Zillow published the findings from its 2015 Q2 Zillow Home Price Expectations Survey two weeks ago and the results were not much of a surprise to those who have followed the housing market over the past decade or so. The experts in the Zillow Survey believed that home values will increase over the next year and will continue to increase through 2019.
Below are the general findings:
- Experts predict home values will grow 19 percent cumulatively through 2019, with the median U.S. home value set to exceed $200,000 in April 2018.
- U.S. median home values are expected to surpass their bubble-era peak of $196,400 in October 2017.
- 64 percent of respondents said they expect mortgage credit access to ease over the next year.
Over the past three years, our private money / hard money borrower clients have seen huge increases in the value of their rental property portfolios. We have several clients who bought a bunch of properties at the bottom of the market in 2009 in places like Stockton or San Bernardino. Back then, they paid $65,000 for distressed short sales, selling at about 20% of their previous sale price of $300,000 from the 2006-2007 period.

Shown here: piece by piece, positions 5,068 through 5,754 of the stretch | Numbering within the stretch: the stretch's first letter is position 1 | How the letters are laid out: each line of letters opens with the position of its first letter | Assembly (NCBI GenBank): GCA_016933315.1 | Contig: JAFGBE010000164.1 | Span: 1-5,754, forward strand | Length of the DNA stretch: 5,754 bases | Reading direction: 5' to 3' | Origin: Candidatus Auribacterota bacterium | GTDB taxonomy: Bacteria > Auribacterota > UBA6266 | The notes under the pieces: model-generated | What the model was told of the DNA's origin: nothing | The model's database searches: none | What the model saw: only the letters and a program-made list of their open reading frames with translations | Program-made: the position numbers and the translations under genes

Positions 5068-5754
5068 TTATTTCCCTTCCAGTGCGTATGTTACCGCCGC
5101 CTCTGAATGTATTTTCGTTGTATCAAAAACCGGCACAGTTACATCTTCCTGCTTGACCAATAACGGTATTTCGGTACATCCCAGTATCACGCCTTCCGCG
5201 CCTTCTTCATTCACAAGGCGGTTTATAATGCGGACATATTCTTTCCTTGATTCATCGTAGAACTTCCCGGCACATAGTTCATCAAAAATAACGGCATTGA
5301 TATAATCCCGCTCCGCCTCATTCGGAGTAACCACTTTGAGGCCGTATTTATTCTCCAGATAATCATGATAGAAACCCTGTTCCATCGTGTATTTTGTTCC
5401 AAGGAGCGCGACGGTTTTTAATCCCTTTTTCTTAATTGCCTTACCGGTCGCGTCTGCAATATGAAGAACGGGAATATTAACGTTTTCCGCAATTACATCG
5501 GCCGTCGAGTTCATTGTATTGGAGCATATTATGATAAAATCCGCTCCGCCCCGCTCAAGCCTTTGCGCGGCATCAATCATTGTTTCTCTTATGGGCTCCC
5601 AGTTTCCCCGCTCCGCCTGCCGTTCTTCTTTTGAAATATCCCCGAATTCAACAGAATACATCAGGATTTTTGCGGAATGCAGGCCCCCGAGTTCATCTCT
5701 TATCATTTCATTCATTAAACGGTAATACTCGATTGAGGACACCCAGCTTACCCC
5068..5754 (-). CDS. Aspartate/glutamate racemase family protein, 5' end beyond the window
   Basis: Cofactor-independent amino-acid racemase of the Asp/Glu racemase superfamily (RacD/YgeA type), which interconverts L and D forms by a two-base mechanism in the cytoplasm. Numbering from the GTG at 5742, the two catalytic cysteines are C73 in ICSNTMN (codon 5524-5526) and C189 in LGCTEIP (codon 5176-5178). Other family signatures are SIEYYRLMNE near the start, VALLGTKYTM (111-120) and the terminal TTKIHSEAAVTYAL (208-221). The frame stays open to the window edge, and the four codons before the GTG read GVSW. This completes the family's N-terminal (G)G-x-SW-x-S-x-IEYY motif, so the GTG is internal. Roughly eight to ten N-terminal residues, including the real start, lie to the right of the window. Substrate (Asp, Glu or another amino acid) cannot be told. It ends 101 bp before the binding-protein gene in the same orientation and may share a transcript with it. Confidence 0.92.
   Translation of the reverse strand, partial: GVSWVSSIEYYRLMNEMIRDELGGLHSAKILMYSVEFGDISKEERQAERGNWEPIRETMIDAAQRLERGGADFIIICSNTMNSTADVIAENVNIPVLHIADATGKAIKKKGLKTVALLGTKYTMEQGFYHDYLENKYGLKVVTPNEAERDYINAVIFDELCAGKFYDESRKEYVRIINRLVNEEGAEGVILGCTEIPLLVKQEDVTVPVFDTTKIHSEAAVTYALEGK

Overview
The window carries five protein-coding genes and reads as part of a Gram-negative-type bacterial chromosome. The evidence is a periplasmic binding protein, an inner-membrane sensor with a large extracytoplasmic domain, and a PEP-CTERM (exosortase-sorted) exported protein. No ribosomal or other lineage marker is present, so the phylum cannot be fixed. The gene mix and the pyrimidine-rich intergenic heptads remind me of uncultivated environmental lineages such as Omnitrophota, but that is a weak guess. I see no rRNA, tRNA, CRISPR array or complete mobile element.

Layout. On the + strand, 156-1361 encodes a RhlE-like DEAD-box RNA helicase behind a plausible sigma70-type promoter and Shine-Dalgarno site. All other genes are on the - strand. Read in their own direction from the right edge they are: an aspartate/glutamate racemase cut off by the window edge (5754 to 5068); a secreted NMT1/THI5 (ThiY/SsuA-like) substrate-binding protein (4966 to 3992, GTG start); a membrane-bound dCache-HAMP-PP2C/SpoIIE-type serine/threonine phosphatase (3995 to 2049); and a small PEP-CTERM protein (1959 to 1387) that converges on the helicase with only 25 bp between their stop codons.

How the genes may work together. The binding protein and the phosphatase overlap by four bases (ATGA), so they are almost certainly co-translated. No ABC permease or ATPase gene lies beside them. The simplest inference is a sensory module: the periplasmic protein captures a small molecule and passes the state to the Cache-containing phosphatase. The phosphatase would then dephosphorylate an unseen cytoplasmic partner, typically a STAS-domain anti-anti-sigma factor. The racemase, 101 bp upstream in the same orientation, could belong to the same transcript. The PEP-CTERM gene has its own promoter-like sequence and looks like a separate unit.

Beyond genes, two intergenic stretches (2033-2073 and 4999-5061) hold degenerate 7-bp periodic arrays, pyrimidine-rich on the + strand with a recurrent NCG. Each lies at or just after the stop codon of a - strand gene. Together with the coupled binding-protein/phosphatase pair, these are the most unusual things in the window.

Now these same homes are approaching $225,000 valuations and if the current trend holds up, as the Zillow survey predicts, these properties will be worth $300,000 in about two years, bringing their value back to the Housing Bubble 1.0 level.
I’m definitely happy for our clients who bought at the right time six years ago. They’ve leveraged these properties to buy more distressed homes at discounted prices, either flipping or adding to their rental portfolio. It’s working for them and I’m happy to be a part of their success in growing their business.
When it comes to how long this run-up in housing will last, I really don’t know what’s going to happen long-term to the housing markets of California, Oregon, and Washington – the states our company lends in. Prices are rising really fast and at some point in the future, new buyers may not be able to afford ever higher home prices. The threshold in home values will come someday but I’m not sure when that day will arrive. However, I am confident that it will definitely come and home prices will decline, maybe not as sharply as we saw in 2007-2009, but decline they will. Some people will get hurt while others will make out just fine because they weren’t overleveraged. We’d like to think that our clients are not overleveraged on their rental property portfolios, which are usually capped at 65% LTV.
I recommend that you read through the Zillow survey. It gives the impression that the housing market will be pretty healthy and stable through the end of the decade.